Today’s Washington Post carries my review of Seiobo There Below by Laszlo Krasznahorkai. What can I say? This is one of the most amazing, most important, most notable books to have been published in 2013. Full stop.
I kinda feel like people are reading this book in the wrong way. In the reviews of Seiobo I’m seeing a lot of hell, damnation, apocalypse, etc. Now, of course, this is Krasznahorkai, so those aspects are in evidence, but I really don’t think this is what Seiobo is about, at least not in the way that Satantango, The Melancholy of Resistance, and War & War were about those things. This is a very different side of that coin. I really see it as Krasznahorkai’s statement that, despite our very definite, very real tendencies toward destruction (which Krasznahorkai has chronicled more than any other contemporary author), humans also need and inspire transcendence just as much. And this is his book-length inquiry into how and why that happens. And it’s an amazing answer to what is possibly the most important question of all.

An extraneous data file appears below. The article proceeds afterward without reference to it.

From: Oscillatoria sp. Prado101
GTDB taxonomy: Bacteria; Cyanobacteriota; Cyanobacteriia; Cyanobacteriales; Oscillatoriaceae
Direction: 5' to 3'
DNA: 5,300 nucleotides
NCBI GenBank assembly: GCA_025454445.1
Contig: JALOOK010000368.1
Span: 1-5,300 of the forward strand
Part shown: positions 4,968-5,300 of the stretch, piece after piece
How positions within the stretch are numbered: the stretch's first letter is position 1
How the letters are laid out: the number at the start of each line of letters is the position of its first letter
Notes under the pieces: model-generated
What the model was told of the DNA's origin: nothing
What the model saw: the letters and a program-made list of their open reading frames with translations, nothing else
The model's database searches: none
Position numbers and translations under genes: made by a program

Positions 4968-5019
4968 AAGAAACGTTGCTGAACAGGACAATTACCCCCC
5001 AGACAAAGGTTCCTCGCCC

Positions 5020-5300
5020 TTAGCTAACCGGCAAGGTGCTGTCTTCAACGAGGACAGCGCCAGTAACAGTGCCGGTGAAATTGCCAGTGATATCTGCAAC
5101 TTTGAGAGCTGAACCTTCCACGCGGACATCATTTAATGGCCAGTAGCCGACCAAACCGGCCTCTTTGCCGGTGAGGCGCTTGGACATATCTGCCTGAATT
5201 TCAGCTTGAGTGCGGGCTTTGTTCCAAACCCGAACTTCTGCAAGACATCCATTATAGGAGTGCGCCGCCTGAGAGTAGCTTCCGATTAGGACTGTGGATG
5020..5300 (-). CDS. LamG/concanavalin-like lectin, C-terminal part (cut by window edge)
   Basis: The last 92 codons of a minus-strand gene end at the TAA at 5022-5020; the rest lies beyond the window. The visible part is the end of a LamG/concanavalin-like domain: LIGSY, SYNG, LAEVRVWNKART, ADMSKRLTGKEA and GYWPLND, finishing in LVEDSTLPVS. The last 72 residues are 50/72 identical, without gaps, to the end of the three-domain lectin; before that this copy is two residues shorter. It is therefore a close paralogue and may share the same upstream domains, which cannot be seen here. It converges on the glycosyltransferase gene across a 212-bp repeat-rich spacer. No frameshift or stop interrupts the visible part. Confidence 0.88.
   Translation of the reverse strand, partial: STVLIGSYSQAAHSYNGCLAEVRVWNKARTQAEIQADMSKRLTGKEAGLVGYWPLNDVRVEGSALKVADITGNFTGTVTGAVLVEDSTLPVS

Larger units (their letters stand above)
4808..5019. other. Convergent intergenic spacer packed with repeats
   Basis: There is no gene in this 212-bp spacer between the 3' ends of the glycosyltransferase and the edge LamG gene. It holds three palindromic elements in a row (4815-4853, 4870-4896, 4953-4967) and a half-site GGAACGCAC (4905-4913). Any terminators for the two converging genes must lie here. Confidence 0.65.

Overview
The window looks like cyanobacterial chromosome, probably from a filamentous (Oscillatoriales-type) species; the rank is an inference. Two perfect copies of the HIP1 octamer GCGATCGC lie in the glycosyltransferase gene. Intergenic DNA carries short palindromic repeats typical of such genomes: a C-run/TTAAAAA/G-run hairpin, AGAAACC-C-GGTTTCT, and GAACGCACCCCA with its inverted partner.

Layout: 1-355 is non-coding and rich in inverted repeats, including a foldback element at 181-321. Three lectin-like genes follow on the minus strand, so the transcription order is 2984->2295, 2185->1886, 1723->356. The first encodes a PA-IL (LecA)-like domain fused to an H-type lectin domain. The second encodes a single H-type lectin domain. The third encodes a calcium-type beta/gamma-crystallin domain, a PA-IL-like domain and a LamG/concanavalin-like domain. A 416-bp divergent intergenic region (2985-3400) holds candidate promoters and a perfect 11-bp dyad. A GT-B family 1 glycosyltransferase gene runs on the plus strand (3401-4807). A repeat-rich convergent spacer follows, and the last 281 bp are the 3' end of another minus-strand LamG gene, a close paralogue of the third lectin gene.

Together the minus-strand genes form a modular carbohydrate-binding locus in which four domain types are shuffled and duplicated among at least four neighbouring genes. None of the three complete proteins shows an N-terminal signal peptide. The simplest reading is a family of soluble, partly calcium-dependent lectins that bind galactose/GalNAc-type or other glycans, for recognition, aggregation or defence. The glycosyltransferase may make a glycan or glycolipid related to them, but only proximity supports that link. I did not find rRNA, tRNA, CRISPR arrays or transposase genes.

On that subject, I would highly recommend my interview with Ottilie Mulzet, translator of Seiobo. She speaks a lot about this theme as it emerges in Krasznahorkai’s work in the books after War & War.
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- Seiobo There Below in Coffin Factory Very nice review of Seiobo There Below by Quarterly Conversation contributor Madeleine LaRue: The demonic is the shadow of the sacred, and Krasznahorkai does not...
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